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A camera with such great dynamic range performance suggests it's probably fairly ISO-invariant, but is it? It's ISO-invariant in exactly the way it should be, but not so in the ways it be. You can think of this circuitry as amplifying the signal at the pixel level more than at lower ISOs, at the cost of higher tones, to protect it from any downstream noise.
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We've been singing this tune since 2014 when we designed our ISO-invariance test, and it's even more relevant today with dual-gain architectures.
ACR understands digital 'push' tags and you can brighten the image preview (and JPEG) as necessary.
Impressive, though keep in mind again that the overall image quality improvement of an ISO 64 file from a D850 is due to total captured light (and it's all about total captured light, which you can read about here).
Independently, our friend Bill Claff has tested the a7R III and also shows a similar 0.3 EV improvement over the Mark II (you can see the dynamic range numbers by clicking on the relevant camera in the legend at the upper right).
He also shows the slight advantage of the Nikon D850 over the a7R III, which comes in at 13.7 EV vs. to high ISO performance (we have comparisons coming showing parity between high ISO a7R III and a9 performance).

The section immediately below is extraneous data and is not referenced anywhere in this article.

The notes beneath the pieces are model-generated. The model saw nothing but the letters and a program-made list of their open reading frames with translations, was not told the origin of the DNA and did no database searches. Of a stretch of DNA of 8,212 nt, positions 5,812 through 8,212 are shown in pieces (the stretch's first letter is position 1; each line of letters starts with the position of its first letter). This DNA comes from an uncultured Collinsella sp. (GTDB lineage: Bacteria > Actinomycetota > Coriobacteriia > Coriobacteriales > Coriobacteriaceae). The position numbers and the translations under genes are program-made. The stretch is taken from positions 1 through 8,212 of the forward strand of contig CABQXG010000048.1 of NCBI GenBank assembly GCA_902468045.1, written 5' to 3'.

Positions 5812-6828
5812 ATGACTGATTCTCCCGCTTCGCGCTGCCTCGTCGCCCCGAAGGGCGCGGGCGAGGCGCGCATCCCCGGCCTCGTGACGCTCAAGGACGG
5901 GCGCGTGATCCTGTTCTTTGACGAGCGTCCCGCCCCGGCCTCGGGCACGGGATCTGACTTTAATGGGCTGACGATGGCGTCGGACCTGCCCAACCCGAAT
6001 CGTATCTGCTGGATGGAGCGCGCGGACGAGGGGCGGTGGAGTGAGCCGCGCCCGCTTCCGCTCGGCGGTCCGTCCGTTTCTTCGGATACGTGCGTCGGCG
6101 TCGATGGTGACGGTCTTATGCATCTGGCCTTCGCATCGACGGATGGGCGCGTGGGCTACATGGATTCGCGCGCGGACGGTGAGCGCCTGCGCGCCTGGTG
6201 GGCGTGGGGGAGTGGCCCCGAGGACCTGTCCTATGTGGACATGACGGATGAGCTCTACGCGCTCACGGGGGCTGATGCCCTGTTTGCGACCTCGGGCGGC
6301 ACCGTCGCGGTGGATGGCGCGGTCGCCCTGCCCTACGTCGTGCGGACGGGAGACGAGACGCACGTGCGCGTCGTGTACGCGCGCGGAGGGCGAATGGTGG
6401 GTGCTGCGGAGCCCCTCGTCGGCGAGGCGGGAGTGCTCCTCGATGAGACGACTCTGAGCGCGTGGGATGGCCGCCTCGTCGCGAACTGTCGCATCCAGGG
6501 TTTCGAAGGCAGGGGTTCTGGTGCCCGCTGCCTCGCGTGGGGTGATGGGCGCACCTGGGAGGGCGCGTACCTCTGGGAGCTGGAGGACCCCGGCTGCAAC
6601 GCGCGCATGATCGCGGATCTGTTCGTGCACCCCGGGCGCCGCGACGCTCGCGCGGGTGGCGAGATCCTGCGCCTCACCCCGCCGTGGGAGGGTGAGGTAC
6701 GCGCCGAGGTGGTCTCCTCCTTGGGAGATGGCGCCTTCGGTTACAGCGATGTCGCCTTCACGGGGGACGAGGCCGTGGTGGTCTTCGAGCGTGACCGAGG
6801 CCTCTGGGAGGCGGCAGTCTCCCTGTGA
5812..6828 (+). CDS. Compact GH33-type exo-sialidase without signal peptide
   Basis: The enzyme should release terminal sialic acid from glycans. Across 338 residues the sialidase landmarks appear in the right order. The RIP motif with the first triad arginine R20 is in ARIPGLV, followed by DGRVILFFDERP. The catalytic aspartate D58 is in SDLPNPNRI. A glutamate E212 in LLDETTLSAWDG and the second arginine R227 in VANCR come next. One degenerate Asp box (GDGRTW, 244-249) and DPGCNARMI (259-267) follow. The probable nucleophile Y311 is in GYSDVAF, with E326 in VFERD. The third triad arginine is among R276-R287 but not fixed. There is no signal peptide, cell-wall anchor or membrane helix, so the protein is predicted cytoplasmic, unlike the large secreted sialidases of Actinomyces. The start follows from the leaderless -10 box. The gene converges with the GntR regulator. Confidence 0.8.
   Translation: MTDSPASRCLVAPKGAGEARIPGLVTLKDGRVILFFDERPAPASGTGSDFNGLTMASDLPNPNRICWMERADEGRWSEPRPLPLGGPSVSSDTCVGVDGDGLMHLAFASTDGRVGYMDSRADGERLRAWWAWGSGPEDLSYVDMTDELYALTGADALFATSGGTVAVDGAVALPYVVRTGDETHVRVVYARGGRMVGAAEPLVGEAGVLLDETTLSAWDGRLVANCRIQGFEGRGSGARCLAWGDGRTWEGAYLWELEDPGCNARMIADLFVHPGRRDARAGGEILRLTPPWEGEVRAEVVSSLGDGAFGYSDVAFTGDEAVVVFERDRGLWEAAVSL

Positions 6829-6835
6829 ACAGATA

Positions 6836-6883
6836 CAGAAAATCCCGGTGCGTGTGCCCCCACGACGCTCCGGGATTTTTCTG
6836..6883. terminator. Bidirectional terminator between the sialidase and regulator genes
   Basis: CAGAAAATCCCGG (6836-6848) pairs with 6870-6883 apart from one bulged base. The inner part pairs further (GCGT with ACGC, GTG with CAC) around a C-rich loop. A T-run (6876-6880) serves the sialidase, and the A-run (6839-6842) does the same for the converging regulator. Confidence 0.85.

Now, Sony, if you could please offer us visually lossless compressed Raw so we don't have to deal with 80MB files (and longer write times and fewer images per card) for no reason, I'm sure we would all be happy... The a7R III, like many Sony predecessors, has a separate higher conversion gain (HCG) circuit at the pixel.
At ISO 100, the a7R III dynamic range tones in your image benefit from the higher signal:noise ratio—even midtones and brighter tones will be more amenable to post-processing and sharpening thanks to being more 'clean' and less noisy to begin with.
The D850 is able to tolerate as much total light as the medium format Fujifilm GFX 50S, as we showed here.
This is not to single out Sony: Nikon, Olympus and Panasonic are just as easy to blame, if not Canon of late after having modernized its sensor architecture to catch up with the rest.